Brain tumor: At 19, she begins the battle of her life against the disease that killed her grandmother

A young Quebec woman must begin the battle of her life to face an inoperable brain tumor just weeks before her 20th birthday, while her grandmother is swept away by the same illness, which could be partly hereditary.

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“When I learned that my daughter was going to be put in the same bed my mother had been in a few days earlier at the Hôpital de l’Enfant-Jésus, the sons touched. I couldn’t believe this was happening to us,” says Anne Harvey emotionally.


Marianne Genois on her grandmother's sickbed.

With kind approval

Marianne Genois on her grandmother’s sickbed.

Her 19-year-old daughter, Marianne Genois, had severe headaches for several weeks, which her relatives attributed to migraines. But in mid-July the pain was so severe that she had to go to the Hôpital de l’Enfant-Jésus for appropriate treatment.

At that time, he was diagnosed with diffuse midline glioma. This is an advanced and inoperable brain tumor, partly because of its location.


GEN CANCER HARVEY

Photo agency QMI, Pascal Huot

“The sky has fallen on our heads like a bunch of bad news. It’s one thing to bury your parents, but another to bury your children,” breathes the mother of the family.

A genetic prevalence?


Louise Gaudreault celebrates her last birthday.  She died a week after her granddaughter was diagnosed with a similar incurable cancer.

With kind approval

Louise Gaudreault celebrates her last birthday. She died a week after her granddaughter was diagnosed with a similar incurable cancer.

A few months earlier, Marianne Genois’ grandmother herself found out that she was suffering from a similar brain tumor. Louise Gaudreault finally died on July 24 at the age of 72, barely a week after announcing her granddaughter’s diagnosis.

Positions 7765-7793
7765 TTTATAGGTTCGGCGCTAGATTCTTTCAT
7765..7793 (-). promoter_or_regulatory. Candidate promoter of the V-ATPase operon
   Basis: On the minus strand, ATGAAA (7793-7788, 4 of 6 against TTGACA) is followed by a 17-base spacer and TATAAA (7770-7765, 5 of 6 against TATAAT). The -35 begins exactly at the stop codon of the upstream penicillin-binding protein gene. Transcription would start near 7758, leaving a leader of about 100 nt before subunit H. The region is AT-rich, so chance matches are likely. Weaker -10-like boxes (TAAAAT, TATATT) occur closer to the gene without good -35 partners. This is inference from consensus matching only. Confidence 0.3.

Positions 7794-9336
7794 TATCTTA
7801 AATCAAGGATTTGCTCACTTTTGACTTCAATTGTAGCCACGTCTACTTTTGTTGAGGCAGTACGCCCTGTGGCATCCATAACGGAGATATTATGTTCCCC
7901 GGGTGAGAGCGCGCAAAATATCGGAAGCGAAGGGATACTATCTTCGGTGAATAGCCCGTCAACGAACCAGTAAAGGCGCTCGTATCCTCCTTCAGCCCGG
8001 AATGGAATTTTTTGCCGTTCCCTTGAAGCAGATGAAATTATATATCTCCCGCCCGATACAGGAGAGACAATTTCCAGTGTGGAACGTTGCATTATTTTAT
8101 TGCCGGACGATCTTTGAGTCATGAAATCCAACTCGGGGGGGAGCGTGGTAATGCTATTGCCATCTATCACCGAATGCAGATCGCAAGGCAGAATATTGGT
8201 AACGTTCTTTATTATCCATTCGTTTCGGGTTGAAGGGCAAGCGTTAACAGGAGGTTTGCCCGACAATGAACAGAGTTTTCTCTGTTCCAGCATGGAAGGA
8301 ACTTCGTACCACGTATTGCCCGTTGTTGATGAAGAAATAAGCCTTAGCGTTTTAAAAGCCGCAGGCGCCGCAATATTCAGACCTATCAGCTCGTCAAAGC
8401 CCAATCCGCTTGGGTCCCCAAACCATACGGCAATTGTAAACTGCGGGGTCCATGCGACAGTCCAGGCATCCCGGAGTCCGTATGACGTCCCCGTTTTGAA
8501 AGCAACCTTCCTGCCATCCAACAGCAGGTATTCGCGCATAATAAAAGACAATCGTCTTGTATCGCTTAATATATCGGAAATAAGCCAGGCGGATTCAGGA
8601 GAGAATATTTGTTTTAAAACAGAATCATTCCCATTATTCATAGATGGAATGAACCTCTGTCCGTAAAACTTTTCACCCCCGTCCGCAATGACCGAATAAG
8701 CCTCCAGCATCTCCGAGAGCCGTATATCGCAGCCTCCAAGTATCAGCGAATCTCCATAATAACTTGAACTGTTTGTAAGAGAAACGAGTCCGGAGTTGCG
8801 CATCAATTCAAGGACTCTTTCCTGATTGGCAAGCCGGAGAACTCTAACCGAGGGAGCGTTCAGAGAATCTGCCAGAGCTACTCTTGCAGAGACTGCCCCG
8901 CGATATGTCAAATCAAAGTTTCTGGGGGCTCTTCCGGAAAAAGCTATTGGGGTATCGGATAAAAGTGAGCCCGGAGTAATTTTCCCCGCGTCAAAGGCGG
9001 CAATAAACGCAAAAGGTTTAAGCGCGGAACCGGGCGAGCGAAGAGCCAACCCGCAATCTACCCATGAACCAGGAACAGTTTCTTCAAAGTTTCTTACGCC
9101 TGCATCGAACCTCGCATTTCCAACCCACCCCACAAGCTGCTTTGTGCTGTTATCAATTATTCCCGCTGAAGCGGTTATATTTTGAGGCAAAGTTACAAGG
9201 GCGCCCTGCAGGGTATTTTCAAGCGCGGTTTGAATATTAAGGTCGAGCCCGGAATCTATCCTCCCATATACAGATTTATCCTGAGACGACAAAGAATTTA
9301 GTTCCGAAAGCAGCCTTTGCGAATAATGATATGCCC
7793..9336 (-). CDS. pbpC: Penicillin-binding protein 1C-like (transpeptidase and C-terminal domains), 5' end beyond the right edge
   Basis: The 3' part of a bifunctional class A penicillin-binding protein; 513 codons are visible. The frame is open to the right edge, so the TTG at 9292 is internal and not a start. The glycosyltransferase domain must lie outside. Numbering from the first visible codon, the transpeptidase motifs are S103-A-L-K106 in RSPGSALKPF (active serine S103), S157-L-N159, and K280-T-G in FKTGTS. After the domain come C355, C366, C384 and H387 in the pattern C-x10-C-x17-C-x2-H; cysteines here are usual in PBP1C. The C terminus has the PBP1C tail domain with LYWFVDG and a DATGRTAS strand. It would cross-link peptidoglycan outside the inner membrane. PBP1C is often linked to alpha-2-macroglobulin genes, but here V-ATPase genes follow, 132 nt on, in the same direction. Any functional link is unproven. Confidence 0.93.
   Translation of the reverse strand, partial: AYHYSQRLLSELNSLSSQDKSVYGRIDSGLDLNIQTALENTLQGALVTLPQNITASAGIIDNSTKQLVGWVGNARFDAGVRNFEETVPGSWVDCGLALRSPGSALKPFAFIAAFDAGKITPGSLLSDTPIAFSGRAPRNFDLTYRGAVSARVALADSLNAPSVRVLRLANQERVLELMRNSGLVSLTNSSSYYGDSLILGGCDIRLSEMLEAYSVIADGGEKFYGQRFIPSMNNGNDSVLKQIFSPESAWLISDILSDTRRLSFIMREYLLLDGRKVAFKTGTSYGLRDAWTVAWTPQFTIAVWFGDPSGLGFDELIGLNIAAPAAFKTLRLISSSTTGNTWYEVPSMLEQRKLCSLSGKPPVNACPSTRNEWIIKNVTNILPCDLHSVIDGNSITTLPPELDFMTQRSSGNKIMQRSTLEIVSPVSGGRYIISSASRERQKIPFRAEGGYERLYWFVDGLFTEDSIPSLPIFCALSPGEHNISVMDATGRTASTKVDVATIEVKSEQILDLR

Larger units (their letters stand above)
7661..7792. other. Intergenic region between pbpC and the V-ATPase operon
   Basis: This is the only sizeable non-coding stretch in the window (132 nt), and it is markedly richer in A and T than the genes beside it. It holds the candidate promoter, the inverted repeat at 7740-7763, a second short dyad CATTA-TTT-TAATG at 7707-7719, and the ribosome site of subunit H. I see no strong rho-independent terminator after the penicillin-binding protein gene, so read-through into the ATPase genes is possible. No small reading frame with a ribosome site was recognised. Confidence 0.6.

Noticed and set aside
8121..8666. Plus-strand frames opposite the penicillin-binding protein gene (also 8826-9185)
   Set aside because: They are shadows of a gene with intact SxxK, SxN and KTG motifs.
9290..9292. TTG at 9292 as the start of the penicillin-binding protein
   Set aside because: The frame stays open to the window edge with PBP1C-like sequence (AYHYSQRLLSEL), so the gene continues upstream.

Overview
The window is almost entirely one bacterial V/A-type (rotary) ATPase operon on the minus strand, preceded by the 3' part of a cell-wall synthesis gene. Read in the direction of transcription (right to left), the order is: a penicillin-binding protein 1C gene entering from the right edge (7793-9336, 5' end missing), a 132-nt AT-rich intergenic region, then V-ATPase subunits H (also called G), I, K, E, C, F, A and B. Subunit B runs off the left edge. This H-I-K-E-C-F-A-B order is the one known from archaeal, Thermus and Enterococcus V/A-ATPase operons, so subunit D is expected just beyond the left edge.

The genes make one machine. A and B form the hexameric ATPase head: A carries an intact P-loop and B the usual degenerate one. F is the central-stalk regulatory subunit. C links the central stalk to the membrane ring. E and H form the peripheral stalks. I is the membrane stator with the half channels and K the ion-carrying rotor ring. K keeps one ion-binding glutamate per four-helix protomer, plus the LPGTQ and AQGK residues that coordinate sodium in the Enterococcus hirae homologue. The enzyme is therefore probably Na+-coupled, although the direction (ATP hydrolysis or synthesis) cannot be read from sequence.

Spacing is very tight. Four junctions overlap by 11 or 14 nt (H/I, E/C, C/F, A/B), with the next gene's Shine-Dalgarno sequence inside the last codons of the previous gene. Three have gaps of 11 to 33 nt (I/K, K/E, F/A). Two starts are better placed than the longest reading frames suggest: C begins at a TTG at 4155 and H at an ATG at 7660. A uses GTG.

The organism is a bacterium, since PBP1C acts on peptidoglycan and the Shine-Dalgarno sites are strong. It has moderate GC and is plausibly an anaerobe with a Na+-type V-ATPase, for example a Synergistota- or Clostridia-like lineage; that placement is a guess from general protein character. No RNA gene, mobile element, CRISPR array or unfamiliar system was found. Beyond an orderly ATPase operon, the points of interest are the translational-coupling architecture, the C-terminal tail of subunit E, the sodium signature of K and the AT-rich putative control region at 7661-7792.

“However, he received treatment for at least a year and a half. We like to think that she left earlier to take care of Marianne,” says Mme Harvey surrounded by the flowers used at her mother’s funeral the day before.


GEN CANCER HARVEY

Photo agency QMI, Pascal Huot

Doctors also believe that genetics may play some role in the prevalence of this disease in the family. One of her cousins ​​recently received a similar diagnosis.

Given the situation, Anne Harvey, who has suffered from migraines for years, needs to receive the results of a magnetic resonance imaging (MRI) scan within a few days to check if she has inherited this “gene”.

Head full of projects

Meanwhile, her daughter is undergoing numerous chemotherapy and radiotherapy treatments aimed at slowing the spread of the tumor, although they will never cure the 19-year-old girl.

Despite the situation, she refuses to feel sorry for herself and says she enjoys life surrounded by the people she loves. His relatives also refused to know the prognosis made by the doctors.


GEN CANCER HARVEY

Photo agency QMI, Pascal Huot

“I try to be the same Marianne as before, but I live from day to day. I have no choice,” the main prospect suggests.

As a fashion lover, she wants to use her last moments to start her own clothing business for extraordinary people or to visit haute couture cities around the world.

A fundraiser go fund me started by a family friend will help her achieve her dreams. This also relieves the financial burden on her mother, who had to close her daycare center for a few months to look after herself and her own mother.

Diffuse midline glioma

  • Also called infiltrating brainstem glioma
  • Aggressive brain tumor that starts in the brainstem
  • There is no cure
  • Radiotherapy and chemotherapy from a palliative perspective
  • The median overall survival is 11 months

Source: Merck Manuals and St. Jude Children’s Research Hospital

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